3. Composite material according to claim 1, characterised in that the micro domain carbon structures comprises more or less flat circular graphite sheets with a total disclination of 0°.

4. Composite material according to claim 1, characterised in that the micro domain carbon structures comprises a mixture of more or less circular graphitic carbon sheets which are folded to form cones with one or several of the following total disclinations (curvatures) of 60°, 120°, 180°, 240° and 300°, and more or less flat circular graphite sheets with a total disclination of 0°.

5. Composite material according to any of claims 1-4, characterised in that the micro domain carbon structures have diameters of less than 5 micrometers and thickness of less than 100 nanometers.

6. Composite material according to any of claim 1 to 6, characterised in that the micro domain carbon structures are loaded and admixed with the base plastic to give mixtures with loading levels from 0.001 to 80 weight %, preferably from 0.01 to 10 weight % and more preferably from 0.1 to 2 weight %.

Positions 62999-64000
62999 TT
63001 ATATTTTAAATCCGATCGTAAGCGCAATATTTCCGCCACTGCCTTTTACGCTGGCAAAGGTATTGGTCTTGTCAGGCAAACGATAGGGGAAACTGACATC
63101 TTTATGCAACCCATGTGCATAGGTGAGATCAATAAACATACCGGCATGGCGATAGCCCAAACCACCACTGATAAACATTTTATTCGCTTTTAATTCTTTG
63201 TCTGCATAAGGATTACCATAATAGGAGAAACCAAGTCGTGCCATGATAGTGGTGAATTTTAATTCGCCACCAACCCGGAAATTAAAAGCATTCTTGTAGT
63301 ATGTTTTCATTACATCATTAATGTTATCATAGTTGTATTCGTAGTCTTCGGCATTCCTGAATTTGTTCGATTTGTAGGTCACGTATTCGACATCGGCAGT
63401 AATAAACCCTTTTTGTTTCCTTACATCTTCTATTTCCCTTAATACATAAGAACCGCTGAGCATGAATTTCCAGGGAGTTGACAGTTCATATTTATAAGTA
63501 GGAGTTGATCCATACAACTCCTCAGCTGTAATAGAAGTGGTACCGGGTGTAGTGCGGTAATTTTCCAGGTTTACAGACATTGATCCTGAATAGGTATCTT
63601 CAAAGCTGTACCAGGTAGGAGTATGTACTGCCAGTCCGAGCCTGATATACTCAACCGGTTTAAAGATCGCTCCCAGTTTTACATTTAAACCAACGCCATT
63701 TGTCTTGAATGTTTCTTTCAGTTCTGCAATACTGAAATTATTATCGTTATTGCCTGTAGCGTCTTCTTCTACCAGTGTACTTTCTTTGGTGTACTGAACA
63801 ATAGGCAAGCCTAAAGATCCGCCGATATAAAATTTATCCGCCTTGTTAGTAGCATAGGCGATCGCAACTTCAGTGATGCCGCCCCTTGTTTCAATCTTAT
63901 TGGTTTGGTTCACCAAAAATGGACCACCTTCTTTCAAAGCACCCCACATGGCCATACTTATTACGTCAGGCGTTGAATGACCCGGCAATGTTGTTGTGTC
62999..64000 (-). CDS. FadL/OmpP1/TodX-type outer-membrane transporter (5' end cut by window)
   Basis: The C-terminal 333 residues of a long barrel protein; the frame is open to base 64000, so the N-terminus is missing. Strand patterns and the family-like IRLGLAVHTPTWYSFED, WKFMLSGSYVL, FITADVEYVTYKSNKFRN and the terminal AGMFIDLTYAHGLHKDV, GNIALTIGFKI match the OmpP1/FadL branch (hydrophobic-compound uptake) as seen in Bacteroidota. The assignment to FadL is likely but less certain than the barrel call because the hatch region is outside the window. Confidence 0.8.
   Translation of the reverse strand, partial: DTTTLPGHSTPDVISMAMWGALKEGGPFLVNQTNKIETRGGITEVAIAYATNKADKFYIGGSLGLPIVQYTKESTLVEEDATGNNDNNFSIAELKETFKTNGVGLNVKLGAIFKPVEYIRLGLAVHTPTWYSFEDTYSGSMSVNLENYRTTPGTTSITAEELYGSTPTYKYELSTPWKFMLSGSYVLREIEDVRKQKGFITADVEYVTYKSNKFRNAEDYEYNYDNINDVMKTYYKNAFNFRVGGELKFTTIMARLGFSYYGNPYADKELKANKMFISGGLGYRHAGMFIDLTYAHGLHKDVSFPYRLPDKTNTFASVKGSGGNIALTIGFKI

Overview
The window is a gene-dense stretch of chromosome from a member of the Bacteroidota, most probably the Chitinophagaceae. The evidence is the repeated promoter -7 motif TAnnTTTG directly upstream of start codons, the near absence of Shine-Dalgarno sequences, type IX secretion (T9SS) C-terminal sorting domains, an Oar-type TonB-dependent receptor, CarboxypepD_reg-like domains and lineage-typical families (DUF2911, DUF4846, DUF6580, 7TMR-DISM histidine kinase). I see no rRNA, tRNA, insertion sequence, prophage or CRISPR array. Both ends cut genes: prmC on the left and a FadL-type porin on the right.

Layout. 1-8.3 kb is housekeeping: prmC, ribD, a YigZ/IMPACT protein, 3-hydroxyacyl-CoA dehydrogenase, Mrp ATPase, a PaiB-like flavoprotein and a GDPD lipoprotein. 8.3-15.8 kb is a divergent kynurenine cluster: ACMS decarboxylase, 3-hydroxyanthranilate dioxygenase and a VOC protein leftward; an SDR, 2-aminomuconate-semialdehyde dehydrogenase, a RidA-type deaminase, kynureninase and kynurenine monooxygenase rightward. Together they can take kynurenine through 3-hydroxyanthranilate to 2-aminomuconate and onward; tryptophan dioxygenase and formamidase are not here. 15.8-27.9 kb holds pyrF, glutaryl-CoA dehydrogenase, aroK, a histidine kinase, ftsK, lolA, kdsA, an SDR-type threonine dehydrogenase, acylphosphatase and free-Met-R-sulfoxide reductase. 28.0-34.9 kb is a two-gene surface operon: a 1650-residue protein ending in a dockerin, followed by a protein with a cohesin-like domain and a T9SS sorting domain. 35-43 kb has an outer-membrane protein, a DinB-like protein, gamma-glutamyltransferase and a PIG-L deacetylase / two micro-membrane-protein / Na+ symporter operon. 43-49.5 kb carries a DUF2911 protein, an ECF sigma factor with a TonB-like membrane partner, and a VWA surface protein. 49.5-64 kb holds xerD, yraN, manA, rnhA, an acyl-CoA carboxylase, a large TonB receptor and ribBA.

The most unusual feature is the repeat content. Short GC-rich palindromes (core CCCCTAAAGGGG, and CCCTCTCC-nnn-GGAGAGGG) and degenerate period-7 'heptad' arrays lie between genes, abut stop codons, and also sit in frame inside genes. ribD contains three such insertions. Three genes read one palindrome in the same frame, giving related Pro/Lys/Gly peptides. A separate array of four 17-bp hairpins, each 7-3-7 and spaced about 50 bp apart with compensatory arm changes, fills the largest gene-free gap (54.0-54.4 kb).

7. Composite material according to any of the preceding claims, characterised in that the matrix material is any solid material that by nature is thermally and/or electrically insulating.

8. Composite material according to claim 7, characterised in that the matrix material is a polymer compound, an elastomers compound, or a mixture of one or more of these.

9. Composite material according to claim 7, characterised in that the matrix material is a wood polymer compound.

10. Composite material according to claim 7, characterised in that the matrix material is a ceramic or glass.

11. Composite material according to claim 7, characterised in that the matrix material is a plastic formed by curing a base plastic polymer of one of the following types: acrylic, amino, bitumen, casein, cellulosic, epoxy, furfural, halocarbon, isocyanate, modified rubber, phenolic, polyamide, polyester, polyethylene, silicone, styrene, and vinyl based plastics.